...lots of unknown actors. (but it's...really...a part of things)
French director Olivier Assayas released a both very entertaining and hermetic movie called IRMA VEP, which was about a Jean-Luc Godard parody (played to near-perfection by Jean-Pierre Léaud), trying to do a remake of an old movie called "Les Vampires", but not really having success. It's hilarious, especially if you loathe Godard as much as I do, but it's also chock-full of cinema theory jokes. So it's kinda hard to get. Pirooz Kalayeh's movie adaptation of Tao Lin's novella SHOPLIFTING FROM AMERICAN APPAREL has the same uneasy appeal. The movie title and the poster would lead you to think it's a straightforward adaptation, only it's not. A by-numbers adaptation of SHOPLIFTING FROM AMERICAN APPAREL would miss the point anyway and could be the most boring movie ever made. But Pirooz Kalayeh's movie isn't that. It's not anything precise, but it's a collection of small, interesting and heteroclite segments about all sorts of things.
I know it's anything but clear. Let me put it as simple as I can. SHOPLIFTING FROM AMERICAN APPAREL, the movie isn't a straight adaptation of SHOPLIFTING FROM AMERICAN APPAREL, the book. It's a movie about TRYING to adapt the book. It features segments from the book (the shoplifting and the prison parts) as well as behind-the-scenes troubleshooting parts (including a very funny segment where they can't find an American Apparel to steal from), scenes that respect the spirit of the book (gmail chats), strange "fake" Tao Lin readings (including an actor that plays "the real" Tao...who isn't Asian) and actual documentary footage of Tao Lin watching the movie. I know, it sounds like a mess. Except it's not. Pirooz Kalayeh understands very well how to build a composite movie from bits and pieces and most important, he's faithful to the alienated, disembodied spirit of the original work.
Tao Lin's novella reads like a series of awkward occurrences, happening to a protagonist who seems to suffer deeply-rooted emotional issues. You're never sure why he steals clothes. Pirooz Kayeleh's movie suffers from the same issues than Tao Lin's protagonist and it gives place to a series of breakdowns, where the supposed fictional movie turns into a documentary. It's hilarious. It's like the movie suffers from self-esteem issues. Characters (both fictional and documentary) get entangled in impossible quid pro quo and whatever the director (the character, not the real director) intended, isn't going to happen. I'll admit, it takes a strong stomach for experimental art and a bit of arthouse cinema background to handle SHOPLIFTING FROM AMERICAN APPAREL. It will anger the shit out of some viewers. But then again, Tao Lin angers a lot of people with his prose. A lot. So Pirooz Kaleyeh's ideas really live up to the passive-aggressive contrarianism of the original material.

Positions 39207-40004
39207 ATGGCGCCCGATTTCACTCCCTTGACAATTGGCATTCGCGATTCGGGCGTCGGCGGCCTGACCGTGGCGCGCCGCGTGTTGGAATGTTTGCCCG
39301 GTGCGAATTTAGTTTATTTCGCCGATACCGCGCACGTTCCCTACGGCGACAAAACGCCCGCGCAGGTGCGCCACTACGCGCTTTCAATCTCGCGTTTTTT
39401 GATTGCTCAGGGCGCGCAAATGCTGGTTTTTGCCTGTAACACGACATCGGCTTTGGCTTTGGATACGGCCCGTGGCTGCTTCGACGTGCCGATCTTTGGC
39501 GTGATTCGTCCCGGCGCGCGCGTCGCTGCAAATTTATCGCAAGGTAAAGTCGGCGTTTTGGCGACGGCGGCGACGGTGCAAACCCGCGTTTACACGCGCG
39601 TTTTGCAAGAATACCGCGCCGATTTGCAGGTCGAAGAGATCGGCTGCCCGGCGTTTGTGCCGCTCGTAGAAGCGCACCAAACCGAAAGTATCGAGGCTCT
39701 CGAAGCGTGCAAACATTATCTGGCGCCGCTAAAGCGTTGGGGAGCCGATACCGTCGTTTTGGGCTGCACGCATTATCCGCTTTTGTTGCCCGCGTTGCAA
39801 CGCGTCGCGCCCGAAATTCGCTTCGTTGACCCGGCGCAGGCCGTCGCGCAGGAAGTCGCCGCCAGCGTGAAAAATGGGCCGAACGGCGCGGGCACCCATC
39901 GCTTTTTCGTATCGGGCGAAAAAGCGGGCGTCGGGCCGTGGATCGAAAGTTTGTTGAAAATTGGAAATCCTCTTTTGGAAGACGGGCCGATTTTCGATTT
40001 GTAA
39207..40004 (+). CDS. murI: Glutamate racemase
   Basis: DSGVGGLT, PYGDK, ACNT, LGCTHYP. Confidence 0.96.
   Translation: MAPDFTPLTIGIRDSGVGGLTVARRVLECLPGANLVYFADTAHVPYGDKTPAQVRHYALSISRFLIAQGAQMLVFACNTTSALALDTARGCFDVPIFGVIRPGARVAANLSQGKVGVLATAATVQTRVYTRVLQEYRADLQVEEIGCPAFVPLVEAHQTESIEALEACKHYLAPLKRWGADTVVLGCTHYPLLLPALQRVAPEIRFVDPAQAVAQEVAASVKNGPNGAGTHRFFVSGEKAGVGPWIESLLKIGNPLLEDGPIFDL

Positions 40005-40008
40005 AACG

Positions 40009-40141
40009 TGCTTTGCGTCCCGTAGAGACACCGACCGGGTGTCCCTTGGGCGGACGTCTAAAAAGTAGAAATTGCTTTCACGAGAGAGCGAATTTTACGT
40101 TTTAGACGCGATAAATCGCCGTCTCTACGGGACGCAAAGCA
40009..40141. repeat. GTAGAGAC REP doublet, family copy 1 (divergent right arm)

If you're into summer blockbusters, you're going to hate this. If you're into genre movies, like horror or science-fiction, you're going to hate this too. But the target audience of SHOPLIFTING FROM AMERICAN APPAREL is very precise. Alienated intellectuals...and hipsters, so some degree. It's a challenge that requires active participation. There's no sit-and-watch, turn-your-brain-off routine to this movie. It requires every bit of your attention and all of your wits. But it's a good movie. I would recommend it to no one who didn't already experience Tao Lin's prose, but if you did and enjoyed it, this is as good as a movie adaptation will get. What I'm trying to say, is that it's really well done, but it's an acquired taste by nature. A little background in Tao Lin's prose is preferable upon watching, but it should be a feast for very adventurous intellectuals.